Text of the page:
Managing Frontiers in Qing China, historians and anthropologists explore China's imperial expansion in Inner Asia, focusing on early Qing empire-building in Mongolia, Xinjiang, Tibet, and beyond – Central Asian perspectives and comparisons to Russia's Asian empire are included. Taking an institutional-historical and historical-anthropological approach, the essays engage with two Qing agencies well-known for their governance of non-Han groups: the Lifanyuan and Libu. This volume offers a comprehensive overview of the Lifanyuan and Libu, revising and assessing the state of affairs in the under-researched field of these two institutions. The contributors explore the imperial policies towards and the shifting classifications of minority groups in the Qing Empire, explicitly pairing and comparing the Lifanyuan and Libu as in some sense cognate agencies. This text offers insight into how China's past has continued to inform its modern policies, as well as the geopolitical make-up of East Asia and beyond. Contributors include: Uradyn E. Bulag, Chia Ning, Pamela Kyle Crossley, Nicola DiCosmo, Dorothea Heuschert-Laage, Laura Hostetler, Fabienne Jagou, Mei-hua Lan, Dittmar Schorkowitz, Song Tong, Michael Weiers,Ye Baichuan, Yuan Jian, Zhang Yongjiang.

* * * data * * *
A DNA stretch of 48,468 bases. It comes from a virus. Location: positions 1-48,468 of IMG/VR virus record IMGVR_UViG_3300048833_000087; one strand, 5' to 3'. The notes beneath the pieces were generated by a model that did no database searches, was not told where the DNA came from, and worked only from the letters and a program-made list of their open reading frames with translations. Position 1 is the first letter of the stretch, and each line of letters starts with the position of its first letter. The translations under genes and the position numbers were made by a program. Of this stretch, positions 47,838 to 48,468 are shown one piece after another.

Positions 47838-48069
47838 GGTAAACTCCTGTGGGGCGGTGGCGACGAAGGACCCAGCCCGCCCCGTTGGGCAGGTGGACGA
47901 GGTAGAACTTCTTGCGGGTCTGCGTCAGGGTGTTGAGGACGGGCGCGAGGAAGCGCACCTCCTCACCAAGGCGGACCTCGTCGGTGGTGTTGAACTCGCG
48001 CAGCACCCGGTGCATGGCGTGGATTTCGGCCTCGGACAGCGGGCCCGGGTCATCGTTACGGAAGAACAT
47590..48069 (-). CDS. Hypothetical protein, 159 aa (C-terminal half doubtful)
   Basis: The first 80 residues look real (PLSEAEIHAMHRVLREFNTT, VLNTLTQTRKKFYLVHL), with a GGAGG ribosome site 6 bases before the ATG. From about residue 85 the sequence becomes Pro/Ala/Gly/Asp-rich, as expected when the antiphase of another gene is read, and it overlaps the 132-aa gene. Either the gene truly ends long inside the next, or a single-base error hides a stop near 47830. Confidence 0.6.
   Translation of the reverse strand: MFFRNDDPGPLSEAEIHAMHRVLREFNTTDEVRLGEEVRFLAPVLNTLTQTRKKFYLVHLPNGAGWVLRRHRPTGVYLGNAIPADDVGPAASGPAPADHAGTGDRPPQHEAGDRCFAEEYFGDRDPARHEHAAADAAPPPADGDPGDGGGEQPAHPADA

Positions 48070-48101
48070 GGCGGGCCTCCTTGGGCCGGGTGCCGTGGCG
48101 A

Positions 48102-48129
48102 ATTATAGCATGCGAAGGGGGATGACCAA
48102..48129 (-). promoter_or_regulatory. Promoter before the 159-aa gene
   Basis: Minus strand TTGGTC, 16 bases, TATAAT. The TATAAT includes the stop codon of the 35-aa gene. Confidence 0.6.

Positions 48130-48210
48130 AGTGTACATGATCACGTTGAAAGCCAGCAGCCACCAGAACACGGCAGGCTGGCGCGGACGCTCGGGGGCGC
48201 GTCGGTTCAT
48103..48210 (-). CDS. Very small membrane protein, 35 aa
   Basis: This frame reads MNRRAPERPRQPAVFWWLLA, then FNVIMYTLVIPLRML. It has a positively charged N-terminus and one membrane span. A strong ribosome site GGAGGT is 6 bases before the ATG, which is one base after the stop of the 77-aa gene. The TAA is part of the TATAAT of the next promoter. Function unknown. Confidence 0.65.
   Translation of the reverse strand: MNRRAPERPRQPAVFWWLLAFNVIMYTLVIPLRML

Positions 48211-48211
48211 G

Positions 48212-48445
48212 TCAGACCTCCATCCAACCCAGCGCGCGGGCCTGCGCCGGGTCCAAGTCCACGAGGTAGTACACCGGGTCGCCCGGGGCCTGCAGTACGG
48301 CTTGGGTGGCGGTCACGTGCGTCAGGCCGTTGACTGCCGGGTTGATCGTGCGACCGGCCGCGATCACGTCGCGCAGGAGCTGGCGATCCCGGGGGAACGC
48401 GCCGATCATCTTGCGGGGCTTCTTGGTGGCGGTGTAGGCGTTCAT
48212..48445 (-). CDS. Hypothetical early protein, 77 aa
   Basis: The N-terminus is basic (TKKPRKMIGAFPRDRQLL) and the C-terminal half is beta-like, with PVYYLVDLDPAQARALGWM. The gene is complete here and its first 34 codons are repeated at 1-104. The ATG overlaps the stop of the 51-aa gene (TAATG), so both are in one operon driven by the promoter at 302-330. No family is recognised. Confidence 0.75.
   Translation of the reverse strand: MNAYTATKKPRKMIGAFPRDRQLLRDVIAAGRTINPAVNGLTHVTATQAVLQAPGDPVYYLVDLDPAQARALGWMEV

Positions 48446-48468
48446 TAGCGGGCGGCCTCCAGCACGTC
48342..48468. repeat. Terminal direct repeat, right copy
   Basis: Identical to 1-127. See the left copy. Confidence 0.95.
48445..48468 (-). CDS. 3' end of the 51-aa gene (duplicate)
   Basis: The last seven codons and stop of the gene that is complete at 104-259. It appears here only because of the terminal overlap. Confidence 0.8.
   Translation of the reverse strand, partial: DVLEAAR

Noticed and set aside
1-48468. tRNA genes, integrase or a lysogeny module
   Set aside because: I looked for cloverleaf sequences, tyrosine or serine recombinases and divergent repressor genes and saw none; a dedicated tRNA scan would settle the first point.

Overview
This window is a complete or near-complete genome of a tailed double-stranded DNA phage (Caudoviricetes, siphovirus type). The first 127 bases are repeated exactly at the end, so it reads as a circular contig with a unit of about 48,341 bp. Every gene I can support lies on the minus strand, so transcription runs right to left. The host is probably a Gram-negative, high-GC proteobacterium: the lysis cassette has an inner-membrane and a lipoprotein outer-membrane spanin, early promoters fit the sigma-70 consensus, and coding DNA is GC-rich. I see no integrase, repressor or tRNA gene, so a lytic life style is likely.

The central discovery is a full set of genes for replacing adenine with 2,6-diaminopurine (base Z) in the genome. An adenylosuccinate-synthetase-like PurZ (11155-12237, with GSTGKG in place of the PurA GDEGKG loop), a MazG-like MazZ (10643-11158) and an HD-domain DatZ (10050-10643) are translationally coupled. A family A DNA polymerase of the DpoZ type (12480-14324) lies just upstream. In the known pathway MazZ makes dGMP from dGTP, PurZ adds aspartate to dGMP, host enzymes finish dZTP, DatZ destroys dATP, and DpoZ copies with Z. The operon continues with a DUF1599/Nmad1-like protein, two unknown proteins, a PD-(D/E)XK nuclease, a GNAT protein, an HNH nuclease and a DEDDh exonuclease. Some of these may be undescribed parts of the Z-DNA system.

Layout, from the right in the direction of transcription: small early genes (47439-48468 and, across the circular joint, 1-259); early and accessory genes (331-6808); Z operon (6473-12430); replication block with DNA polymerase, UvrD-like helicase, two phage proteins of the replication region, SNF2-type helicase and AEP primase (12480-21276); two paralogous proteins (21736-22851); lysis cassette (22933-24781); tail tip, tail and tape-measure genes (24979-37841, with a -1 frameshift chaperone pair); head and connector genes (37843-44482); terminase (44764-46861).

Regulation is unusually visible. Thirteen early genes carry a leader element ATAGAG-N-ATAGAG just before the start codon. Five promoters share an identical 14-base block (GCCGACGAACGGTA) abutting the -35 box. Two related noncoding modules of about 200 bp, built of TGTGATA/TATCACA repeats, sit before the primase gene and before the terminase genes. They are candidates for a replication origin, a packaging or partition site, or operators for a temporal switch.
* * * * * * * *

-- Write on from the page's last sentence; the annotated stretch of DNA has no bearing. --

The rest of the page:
Historical, socio-cultural, and political studies stretching from Eastern Europe to East Asia with the emphasis on cross-cultural encounter, empires and colonialism, gender and nationalities issues, various forms of Christianity, Islam, Buddhism, and other religions from the Middle Ages to the end of the Soviet Union.
As of Volume 15, the series is published by Verlag Ferdinand Schöningh.
The series published an average of one volume per year over the last 5 years.